Do I have to have a large property in order to put an conservation easement on it?
There is no minimum acreage requirement; however, the value of the easement should cover costs associated with the process of putting a property under easement. These costs include hiring an appraiser, land surveyor, an attorney for a title investigation, and could also including paying a stewardship fee to the land trust who holds the easement.
Conservation-minded owners of small parcels will often choose to donate their land to a trusted non-profit organization and receive a tax deduction.
Why should I protect my property if I don't ever plan to sell it?
The decision to permanently protect a property is a very personal decision which requires thoughtful attention to both public and private concerns. On the private side, one must consider which property rights should remain with the owner. A licensed appraiser can help evaluate whether the forfeited rights would reduce the property value enough for the conservation easement to be valuable in terms of tax benefits.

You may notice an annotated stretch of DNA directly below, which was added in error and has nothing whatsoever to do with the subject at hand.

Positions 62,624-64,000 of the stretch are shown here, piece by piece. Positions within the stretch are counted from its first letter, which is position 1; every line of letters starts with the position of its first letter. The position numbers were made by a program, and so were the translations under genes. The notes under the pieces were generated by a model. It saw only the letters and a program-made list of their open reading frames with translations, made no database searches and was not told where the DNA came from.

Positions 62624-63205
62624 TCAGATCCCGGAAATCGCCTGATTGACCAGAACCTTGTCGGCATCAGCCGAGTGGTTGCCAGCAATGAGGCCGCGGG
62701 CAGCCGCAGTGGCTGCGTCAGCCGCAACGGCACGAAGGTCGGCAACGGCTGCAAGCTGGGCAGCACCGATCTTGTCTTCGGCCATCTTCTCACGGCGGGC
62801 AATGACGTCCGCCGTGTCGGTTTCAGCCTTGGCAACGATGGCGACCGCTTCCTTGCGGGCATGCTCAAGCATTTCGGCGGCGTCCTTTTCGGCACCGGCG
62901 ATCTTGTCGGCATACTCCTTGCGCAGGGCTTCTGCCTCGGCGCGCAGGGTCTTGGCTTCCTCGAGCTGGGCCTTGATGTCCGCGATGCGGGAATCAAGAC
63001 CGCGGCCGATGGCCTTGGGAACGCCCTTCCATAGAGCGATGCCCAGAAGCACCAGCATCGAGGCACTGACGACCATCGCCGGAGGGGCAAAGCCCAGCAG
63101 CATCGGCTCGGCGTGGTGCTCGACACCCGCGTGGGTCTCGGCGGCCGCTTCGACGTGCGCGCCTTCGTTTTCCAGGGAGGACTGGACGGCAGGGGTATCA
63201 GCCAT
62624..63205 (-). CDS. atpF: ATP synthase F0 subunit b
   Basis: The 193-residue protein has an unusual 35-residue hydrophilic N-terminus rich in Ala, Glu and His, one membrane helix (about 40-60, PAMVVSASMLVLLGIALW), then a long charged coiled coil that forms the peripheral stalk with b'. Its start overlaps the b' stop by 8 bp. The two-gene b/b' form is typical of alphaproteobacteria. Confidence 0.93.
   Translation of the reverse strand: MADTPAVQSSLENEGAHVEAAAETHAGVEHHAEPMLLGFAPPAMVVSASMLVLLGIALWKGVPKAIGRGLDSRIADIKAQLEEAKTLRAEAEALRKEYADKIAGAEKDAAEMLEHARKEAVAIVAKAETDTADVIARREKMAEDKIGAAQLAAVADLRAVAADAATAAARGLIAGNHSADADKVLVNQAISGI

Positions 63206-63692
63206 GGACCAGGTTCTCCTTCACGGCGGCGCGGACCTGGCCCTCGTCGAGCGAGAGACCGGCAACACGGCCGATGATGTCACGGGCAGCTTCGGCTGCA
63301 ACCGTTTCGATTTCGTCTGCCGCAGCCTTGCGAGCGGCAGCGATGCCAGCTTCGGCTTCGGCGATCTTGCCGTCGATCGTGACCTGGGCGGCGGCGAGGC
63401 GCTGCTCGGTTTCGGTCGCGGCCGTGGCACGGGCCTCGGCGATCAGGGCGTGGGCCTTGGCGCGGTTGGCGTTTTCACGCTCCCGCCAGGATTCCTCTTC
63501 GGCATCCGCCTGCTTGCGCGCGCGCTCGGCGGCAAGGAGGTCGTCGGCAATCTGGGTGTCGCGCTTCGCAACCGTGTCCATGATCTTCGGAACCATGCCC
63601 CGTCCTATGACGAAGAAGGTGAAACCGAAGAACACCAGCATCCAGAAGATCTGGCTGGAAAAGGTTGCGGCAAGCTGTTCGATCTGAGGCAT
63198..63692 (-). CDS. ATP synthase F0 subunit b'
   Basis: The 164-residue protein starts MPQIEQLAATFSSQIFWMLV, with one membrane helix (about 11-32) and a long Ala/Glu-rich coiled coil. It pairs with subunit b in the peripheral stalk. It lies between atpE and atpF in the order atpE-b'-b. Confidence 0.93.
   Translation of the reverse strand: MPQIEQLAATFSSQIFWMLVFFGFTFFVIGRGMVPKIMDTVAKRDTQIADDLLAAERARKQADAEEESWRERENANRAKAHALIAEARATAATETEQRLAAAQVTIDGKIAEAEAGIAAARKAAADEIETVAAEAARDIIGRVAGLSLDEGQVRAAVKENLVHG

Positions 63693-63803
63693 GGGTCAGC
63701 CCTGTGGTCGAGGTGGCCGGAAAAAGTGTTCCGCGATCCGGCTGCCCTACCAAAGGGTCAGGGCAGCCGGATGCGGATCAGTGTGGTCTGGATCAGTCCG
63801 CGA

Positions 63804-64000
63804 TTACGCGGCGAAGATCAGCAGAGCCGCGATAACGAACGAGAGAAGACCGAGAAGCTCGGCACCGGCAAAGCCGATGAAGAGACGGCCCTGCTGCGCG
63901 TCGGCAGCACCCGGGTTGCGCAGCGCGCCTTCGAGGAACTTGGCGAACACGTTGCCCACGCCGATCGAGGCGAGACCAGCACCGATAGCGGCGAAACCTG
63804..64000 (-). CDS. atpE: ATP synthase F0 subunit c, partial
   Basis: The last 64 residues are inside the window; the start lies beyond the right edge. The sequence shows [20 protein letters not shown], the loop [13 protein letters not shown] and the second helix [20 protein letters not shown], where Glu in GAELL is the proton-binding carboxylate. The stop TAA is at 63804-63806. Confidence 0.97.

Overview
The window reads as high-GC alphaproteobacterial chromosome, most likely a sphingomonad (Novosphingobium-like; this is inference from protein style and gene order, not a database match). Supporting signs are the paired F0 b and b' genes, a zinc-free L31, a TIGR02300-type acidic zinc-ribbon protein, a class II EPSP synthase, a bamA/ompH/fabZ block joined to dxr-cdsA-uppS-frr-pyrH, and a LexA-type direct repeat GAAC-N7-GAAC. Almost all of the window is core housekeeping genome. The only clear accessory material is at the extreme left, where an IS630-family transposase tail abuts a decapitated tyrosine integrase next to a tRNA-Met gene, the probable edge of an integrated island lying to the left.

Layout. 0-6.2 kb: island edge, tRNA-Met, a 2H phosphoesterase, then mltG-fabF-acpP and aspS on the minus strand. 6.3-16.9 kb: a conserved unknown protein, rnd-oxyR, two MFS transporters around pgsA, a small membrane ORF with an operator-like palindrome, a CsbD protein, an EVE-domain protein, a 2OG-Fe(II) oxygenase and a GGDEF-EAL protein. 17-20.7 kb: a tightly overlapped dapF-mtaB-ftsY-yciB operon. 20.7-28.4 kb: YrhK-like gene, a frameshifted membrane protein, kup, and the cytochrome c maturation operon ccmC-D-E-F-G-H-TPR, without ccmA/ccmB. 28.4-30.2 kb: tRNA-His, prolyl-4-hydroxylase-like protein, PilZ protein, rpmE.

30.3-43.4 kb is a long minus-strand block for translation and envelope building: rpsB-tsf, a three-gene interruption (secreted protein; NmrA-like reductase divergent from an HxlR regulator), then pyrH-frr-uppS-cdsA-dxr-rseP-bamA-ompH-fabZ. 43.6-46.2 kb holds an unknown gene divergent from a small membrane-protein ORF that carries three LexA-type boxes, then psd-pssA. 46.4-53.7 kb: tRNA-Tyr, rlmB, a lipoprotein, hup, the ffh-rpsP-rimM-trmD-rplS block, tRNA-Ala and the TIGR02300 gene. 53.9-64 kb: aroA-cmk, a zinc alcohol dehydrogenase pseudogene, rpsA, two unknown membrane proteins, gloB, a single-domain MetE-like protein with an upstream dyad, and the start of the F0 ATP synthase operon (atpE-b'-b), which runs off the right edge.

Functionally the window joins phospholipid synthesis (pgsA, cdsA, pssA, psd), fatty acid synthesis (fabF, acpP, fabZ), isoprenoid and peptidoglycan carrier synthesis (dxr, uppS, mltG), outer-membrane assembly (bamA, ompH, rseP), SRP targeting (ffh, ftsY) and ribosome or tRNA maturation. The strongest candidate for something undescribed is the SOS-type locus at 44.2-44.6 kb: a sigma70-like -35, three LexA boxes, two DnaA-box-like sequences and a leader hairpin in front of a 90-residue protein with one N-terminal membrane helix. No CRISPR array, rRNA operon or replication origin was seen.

Does land need to have public access in order to be protected with a conservation easement?
A conservation easement must provide significant public benefit. Public benefit may come in the form of preserving scenic, cultural, ecological, agricultural or public recreational benefits that would otherwise be compromised with without protection.